The Indian market seems to be in a consolidation mode, with the equity benchmarks Sensex and Nifty50 losing more than a percent in the week ended February 19.
Broader markets outperformed the benchmarks in a week that started strong but closed lower. The BSE midcap index and smallcap index gained 0.63 percent and 1.23 percent, respectively, for the week.
The long-term view of the market is positive but the rising bond yield is a matter of concern. Here is what experts have to say on markets, areas of opportunities and cryptocurrencies:
Andrew Holland, CEO of Avendus Capital Alternate Strategies (to CNBC-TV18)
The bond yields are telling us something and the alarm bells are ringing.
In the US, the growth stocks are taking it on the chin as yields go higher. Bellwether stock like Tesla is down 10-12 percent, so far, this year.
So, if you get that kind of fall from growth stocks globally, then it will affect the Indian markets and you could see a very quick kind of a move to risk-off trade.
I expect a 5-10 percent kind of a fall, as markets digest where interest rates are really going.
The central banks will keep rates lower for longer but markets will start to work out when they are going to increase rates and that is why you are seeing these falls in the market globally.
Rohit Shrivastava, Founder & Strategist at Indiacharts.com (to CNBC-TV18)
The focus has to be stock-specific. Even when the correction started, we saw the metals and PSU stocks do well and those two sectors will remain on fire because both of them are showing very strong trends.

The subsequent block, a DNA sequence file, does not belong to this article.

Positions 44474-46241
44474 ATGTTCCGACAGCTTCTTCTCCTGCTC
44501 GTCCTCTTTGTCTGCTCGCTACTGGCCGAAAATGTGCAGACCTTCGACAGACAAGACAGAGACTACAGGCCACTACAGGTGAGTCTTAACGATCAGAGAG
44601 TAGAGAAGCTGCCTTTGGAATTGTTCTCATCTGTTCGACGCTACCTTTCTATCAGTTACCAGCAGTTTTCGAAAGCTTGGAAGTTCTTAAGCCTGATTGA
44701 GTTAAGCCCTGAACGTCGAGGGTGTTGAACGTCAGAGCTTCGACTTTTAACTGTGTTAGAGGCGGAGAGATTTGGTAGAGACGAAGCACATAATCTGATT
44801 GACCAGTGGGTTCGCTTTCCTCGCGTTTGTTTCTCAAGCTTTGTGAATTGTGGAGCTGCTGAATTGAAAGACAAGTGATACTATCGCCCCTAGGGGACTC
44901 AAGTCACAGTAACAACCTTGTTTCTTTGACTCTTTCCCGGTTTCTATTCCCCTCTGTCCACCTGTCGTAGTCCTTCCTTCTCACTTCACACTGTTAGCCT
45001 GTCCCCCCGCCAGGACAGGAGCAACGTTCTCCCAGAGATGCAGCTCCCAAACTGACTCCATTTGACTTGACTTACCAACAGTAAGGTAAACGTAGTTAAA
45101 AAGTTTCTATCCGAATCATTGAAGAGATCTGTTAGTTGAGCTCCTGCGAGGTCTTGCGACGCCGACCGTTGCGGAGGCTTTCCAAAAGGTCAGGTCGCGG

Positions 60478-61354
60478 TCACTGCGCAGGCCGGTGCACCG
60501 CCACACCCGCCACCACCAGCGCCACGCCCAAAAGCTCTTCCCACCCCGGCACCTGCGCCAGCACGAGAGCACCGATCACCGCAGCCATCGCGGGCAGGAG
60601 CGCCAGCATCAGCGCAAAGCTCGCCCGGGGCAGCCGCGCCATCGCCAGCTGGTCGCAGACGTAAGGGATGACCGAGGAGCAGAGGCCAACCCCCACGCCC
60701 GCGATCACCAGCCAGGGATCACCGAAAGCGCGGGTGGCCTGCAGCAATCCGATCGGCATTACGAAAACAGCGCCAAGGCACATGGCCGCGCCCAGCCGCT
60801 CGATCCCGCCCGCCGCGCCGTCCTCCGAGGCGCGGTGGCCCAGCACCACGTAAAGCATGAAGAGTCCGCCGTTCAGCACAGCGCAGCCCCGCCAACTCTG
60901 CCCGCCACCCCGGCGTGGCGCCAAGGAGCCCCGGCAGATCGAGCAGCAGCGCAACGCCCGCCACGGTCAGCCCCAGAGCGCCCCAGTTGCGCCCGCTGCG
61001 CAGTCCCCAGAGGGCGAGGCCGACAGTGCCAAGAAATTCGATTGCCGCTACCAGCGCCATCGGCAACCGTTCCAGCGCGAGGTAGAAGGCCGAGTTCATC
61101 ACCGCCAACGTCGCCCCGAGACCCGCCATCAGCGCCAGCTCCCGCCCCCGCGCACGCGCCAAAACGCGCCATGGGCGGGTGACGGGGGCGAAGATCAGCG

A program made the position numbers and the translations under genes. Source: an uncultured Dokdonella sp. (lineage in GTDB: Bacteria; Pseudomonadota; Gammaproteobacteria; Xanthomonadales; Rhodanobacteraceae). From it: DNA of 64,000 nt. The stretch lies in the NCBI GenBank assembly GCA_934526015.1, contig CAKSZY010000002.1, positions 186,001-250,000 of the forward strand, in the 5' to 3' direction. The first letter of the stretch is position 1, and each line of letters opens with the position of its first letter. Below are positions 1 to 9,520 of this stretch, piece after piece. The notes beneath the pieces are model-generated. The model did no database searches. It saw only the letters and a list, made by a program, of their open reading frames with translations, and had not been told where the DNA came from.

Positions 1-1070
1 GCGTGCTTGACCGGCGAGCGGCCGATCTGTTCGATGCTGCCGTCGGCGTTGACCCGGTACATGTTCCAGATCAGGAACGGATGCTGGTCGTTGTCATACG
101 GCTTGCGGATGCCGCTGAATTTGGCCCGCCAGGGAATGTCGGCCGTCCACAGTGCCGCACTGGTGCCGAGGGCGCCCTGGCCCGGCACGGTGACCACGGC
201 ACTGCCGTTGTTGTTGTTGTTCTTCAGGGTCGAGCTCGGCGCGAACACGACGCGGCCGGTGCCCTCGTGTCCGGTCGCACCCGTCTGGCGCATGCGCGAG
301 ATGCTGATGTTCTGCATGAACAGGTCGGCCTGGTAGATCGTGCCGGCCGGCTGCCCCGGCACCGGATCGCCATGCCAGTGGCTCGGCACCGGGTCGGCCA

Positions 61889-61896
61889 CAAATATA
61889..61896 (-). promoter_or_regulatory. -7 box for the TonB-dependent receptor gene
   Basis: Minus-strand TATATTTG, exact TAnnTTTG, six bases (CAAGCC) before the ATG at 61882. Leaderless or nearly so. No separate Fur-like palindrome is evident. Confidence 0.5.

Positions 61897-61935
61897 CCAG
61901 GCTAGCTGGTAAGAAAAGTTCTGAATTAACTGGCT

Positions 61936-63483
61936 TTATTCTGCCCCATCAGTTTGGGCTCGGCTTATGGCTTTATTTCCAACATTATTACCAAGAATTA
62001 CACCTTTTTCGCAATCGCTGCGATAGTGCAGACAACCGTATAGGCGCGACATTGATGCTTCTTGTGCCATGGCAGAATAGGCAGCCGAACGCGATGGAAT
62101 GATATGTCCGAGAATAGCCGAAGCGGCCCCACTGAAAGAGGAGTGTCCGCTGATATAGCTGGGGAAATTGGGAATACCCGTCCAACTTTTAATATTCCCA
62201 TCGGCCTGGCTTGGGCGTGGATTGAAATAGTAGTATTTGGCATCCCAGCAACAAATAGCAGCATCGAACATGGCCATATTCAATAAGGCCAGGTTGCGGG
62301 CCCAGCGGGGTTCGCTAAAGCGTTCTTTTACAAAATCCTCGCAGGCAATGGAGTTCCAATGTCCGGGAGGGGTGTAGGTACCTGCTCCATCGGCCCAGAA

So, every time you see a decline in those sectors, you will see buying come in again and again.
Basant Maheshwari, Portfolio Manager at Basant Maheshwari Wealth Advisors LLP (to CNBC-TV18)
If you are playing for an economic cycle, you buy what I call the "dirty mid-caps", where the company is not the most efficient.
For example, if you are buying a steel company and steel is coming out of a downcycle into an upcycle, the best and the most efficient producer won't give you the maximum returns. The maximum returns will be made from the companies that are reporting EBITDA losses and would, after the recovery starts, convert those losses into profits.
Your entry has to be right and your exit has to be right.
Kenneth Rogoff, former Chief Economist at IMF (to CNBC-TV18)
If there is no final use case for bitcoin, ultimately the bubble will pop. Every central bank is looking at bitcoin and deciding what to do.
The issue with bitcoin is that there is no final use case. Bitcoin is an asset class in a way modern art is. I don't think regulating bitcoin is difficult.
If Tesla wants to sell cars for bitcoins, it will still have to fulfill KYC obligations. Rules that apply to money laundering will have to apply to cryptocurrencies.
We are looking at an unreal economy with interest rates so low. Markets will begin to decline when interest rates begin to rise.
Hugh Young, MD at Aberdeen Asset Management Asia (to CNBC-TV18)
The stock prices have run extremely hard and fast. Caution remains on the valuations. China has been the runaway market but it still has a lot to go. India has also had a very strong run. It is hard to choose between China and India.
Fundamental issues between the US and China remain, they will not go away. The biggest risk is on the interest rate front. If money becomes tight that will be a big risk.
Bitcoin is an opportunity for those at the edge of investment. Don't see much of a risk to the markets from bitcoin.
Bitcoin is an example of excesses like the flood of IPOs.Disclaimer: The report is compiled from information available on public platforms. Moneycontrol advises users to check with certified experts before taking any investment decisions.